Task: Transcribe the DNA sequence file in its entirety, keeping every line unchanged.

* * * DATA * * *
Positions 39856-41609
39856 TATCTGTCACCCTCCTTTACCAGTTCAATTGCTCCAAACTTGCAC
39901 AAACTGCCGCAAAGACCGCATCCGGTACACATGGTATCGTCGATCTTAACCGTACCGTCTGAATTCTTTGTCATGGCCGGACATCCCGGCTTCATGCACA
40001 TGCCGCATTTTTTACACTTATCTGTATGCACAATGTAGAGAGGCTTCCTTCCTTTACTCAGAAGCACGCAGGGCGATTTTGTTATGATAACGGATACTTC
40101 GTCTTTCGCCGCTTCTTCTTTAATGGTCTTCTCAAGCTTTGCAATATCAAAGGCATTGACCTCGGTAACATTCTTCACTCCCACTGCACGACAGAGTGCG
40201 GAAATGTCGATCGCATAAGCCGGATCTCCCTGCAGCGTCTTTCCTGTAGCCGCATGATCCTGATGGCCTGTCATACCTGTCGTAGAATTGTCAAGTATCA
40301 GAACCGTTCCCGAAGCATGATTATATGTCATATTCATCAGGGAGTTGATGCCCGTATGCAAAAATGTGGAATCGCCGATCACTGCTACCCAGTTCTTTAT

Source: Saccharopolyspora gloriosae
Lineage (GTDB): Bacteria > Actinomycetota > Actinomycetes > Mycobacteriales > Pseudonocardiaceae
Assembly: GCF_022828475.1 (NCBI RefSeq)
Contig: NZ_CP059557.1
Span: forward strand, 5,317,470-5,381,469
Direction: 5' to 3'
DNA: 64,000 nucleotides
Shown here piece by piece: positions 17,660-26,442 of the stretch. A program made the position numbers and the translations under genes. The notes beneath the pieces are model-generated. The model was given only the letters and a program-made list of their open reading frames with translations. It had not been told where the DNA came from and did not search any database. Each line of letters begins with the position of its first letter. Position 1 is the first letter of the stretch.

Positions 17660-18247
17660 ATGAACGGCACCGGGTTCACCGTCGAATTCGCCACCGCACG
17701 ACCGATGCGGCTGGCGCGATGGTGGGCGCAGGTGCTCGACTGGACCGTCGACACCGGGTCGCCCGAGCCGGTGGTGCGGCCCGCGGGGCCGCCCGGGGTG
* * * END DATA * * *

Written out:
Positions 39856-41609
39856 TATCTGTCACCCTCCTTTACCAGTTCAATTGCTCCAAACTTGCAC
39901 AAACTGCCGCAAAGACCGCATCCGGTACACATGGTATCGTCGATCTTAACCGTACCGTCTGAATTCTTTGTCATGGCCGGACATCCCGGCTTCATGCACA
40001 TGCCGCATTTTTTACACTTATCTGTATGCACAATGTAGAGAGGCTTCCTTCCTTTACTCAGAAGCACGCAGGGCGATTTTGTTATGATAACGGATACTTC
40101 GTCTTTCGCCGCTTCTTCTTTAATGGTCTTCTCAAGCTTTGCAATATCAAAGGCATTGACCTCGGTAACATTCTTCACTCCCACTGCACGACAGAGTGCG
40201 GAAATGTCGATCGCATAAGCCGGATCTCCCTGCAGCGTCTTTCCTGTAGCCGCATGATCCTGATGGCCTGTCATACCTGTCGTAGAATTGTCAAGTATCA
40301 GAACCGTTCCCGAAGCATGATTATATGTCATATTCATCAGGGAGTTGATGCCCGTATGCAAAAATGTGGAATCGCCGATCACTGCTACCCAGTTCTTTAT

Source: Saccharopolyspora gloriosae
Lineage (GTDB): Bacteria > Actinomycetota > Actinomycetes > Mycobacteriales > Pseudonocardiaceae
Assembly: GCF_022828475.1 (NCBI RefSeq)
Contig: NZ_CP059557.1
Span: forward strand, 5,317,470-5,381,469
Direction: 5' to 3'
DNA: 64,000 nucleotides
Shown here piece by piece: positions 17,660-26,442 of the stretch. A program made the position numbers and the translations under genes. The notes beneath the pieces are model-generated. The model was given only the letters and a program-made list of their open reading frames with translations. It had not been told where the DNA came from and did not search any database. Each line of letters begins with the position of its first letter. Position 1 is the first letter of the stretch.

Positions 17660-18247
17660 ATGAACGGCACCGGGTTCACCGTCGAATTCGCCACCGCACG
17701 ACCGATGCGGCTGGCGCGATGGTGGGCGCAGGTGCTCGACTGGACCGTCGACACCGGGTCGCCCGAGCCGGTGGTGCGGCCCGCGGGGCCGCCCGGGGTG